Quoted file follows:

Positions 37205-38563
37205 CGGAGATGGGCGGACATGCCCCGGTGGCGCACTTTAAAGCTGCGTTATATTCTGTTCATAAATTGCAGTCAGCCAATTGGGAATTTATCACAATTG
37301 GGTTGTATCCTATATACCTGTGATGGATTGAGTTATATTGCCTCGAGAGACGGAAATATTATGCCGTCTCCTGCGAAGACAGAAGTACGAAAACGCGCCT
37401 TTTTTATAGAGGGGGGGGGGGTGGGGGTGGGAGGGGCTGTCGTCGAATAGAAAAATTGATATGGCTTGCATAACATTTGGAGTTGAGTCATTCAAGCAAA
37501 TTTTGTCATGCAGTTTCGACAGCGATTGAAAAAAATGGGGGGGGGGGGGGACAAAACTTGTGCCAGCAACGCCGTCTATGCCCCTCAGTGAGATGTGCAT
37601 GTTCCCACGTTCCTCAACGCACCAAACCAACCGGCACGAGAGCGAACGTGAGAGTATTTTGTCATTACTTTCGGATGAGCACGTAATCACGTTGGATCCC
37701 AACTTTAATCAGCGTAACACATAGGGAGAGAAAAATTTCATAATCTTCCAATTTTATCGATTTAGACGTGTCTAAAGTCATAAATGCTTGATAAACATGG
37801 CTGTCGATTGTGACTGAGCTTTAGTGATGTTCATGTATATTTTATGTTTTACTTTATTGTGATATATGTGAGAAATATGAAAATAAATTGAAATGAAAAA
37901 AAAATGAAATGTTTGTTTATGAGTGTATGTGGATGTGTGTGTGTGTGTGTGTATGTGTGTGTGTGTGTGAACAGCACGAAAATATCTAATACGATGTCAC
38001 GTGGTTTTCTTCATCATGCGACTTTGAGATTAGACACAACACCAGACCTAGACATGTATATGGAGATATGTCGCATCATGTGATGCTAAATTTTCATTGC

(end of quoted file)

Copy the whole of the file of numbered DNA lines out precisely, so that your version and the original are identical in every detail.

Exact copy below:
Positions 37205-38563
37205 CGGAGATGGGCGGACATGCCCCGGTGGCGCACTTTAAAGCTGCGTTATATTCTGTTCATAAATTGCAGTCAGCCAATTGGGAATTTATCACAATTG
37301 GGTTGTATCCTATATACCTGTGATGGATTGAGTTATATTGCCTCGAGAGACGGAAATATTATGCCGTCTCCTGCGAAGACAGAAGTACGAAAACGCGCCT
37401 TTTTTATAGAGGGGGGGGGGGTGGGGGTGGGAGGGGCTGTCGTCGAATAGAAAAATTGATATGGCTTGCATAACATTTGGAGTTGAGTCATTCAAGCAAA
37501 TTTTGTCATGCAGTTTCGACAGCGATTGAAAAAAATGGGGGGGGGGGGGGACAAAACTTGTGCCAGCAACGCCGTCTATGCCCCTCAGTGAGATGTGCAT
37601 GTTCCCACGTTCCTCAACGCACCAAACCAACCGGCACGAGAGCGAACGTGAGAGTATTTTGTCATTACTTTCGGATGAGCACGTAATCACGTTGGATCCC
37701 AACTTTAATCAGCGTAACACATAGGGAGAGAAAAATTTCATAATCTTCCAATTTTATCGATTTAGACGTGTCTAAAGTCATAAATGCTTGATAAACATGG
37801 CTGTCGATTGTGACTGAGCTTTAGTGATGTTCATGTATATTTTATGTTTTACTTTATTGTGATATATGTGAGAAATATGAAAATAAATTGAAATGAAAAA
37901 AAAATGAAATGTTTGTTTATGAGTGTATGTGGATGTGTGTGTGTGTGTGTGTATGTGTGTGTGTGTGTGAACAGCACGAAAATATCTAATACGATGTCAC
38001 GTGGTTTTCTTCATCATGCGACTTTGAGATTAGACACAACACCAGACCTAGACATGTATATGGAGATATGTCGCATCATGTGATGCTAAATTTTCATTGC